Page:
Sexual and gender-based violence (GBV) during the 2021 protests in Colombia.

sexual and gender based violences Colombia

Tania Arias

Latin America


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*The translation of this blog was done via a third-party application and may contain errors. Read the blog post in its original language (Spanish).

The first time I went to Bogotá at the beginning of my mandate, I was struck by the variety of representatives of public forces with weapons which, for a person coming from a country without an army, can be quite intimidating. When I asked why these heavily armed public forces were present, the answer was always the same: "it's normal". I think about how much this normality is far from my own, each gun is a big blot on the landscape drawing my attention.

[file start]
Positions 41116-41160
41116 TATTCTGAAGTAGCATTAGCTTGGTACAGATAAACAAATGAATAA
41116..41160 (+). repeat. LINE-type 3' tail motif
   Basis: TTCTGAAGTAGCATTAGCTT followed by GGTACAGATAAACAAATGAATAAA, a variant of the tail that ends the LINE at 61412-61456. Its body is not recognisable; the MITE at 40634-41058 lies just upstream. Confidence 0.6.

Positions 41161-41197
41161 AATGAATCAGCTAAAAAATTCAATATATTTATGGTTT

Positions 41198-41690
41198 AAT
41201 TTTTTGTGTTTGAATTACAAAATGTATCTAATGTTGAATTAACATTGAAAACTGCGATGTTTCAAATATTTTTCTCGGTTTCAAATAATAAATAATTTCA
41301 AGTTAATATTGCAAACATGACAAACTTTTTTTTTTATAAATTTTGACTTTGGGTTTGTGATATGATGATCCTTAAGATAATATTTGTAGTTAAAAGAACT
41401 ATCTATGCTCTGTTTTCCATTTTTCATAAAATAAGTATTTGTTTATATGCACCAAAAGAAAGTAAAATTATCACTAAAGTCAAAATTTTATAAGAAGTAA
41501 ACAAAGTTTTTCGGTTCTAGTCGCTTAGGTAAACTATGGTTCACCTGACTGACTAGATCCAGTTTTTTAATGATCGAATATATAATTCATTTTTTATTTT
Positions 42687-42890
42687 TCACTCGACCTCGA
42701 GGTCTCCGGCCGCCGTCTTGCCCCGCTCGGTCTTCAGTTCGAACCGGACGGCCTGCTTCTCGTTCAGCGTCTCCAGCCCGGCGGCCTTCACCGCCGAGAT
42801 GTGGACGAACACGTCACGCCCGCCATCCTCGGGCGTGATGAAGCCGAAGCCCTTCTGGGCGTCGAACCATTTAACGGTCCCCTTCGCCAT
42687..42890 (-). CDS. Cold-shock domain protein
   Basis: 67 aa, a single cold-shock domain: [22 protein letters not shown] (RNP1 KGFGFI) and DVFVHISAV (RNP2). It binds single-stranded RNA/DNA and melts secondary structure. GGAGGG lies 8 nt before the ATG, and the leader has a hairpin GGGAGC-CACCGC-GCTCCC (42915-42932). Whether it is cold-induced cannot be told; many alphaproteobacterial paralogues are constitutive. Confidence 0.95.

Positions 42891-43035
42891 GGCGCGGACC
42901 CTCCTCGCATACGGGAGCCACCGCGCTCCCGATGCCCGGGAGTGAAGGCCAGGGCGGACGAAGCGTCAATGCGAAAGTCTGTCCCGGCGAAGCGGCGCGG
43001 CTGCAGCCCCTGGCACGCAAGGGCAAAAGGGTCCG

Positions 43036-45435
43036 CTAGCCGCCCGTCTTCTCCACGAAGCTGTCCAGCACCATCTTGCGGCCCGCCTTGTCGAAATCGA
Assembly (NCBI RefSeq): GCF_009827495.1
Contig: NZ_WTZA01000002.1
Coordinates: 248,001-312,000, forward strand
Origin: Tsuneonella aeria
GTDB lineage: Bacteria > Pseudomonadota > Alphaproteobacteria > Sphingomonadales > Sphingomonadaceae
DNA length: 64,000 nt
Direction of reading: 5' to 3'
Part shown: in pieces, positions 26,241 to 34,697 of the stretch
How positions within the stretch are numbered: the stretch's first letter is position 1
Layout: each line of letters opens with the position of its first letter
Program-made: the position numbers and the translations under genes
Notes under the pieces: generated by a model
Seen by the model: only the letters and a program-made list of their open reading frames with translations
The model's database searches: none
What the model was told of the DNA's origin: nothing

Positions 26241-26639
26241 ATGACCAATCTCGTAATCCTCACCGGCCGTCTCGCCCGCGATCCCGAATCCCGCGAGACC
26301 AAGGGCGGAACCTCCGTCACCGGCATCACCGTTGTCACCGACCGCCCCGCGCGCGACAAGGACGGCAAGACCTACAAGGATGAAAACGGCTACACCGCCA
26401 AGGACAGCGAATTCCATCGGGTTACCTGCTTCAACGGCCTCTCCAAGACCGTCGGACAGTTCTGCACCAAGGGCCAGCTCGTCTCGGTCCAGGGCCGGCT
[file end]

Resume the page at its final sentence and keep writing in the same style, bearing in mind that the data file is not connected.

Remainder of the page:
The normalisation of the presence of guns on the streets takes on a different hue when conflict arises and the real willingness to use them can be observed, along with other strategies of control and intimidation by Public Forces that have been shaped around decades of armed conflict, and where a series of patriarchal beliefs justify the use of violence, intimidation and humiliation against people who represent characteristics commonly considered as feminine, directed especially towards women and people of sexual diversity. Behind this patriarchal vision is a dynamic of oppression, where the one in power maintains it through coercion and the use of force, thus keeping morale low and reinforcing the belief that the change being fought for cannot happen.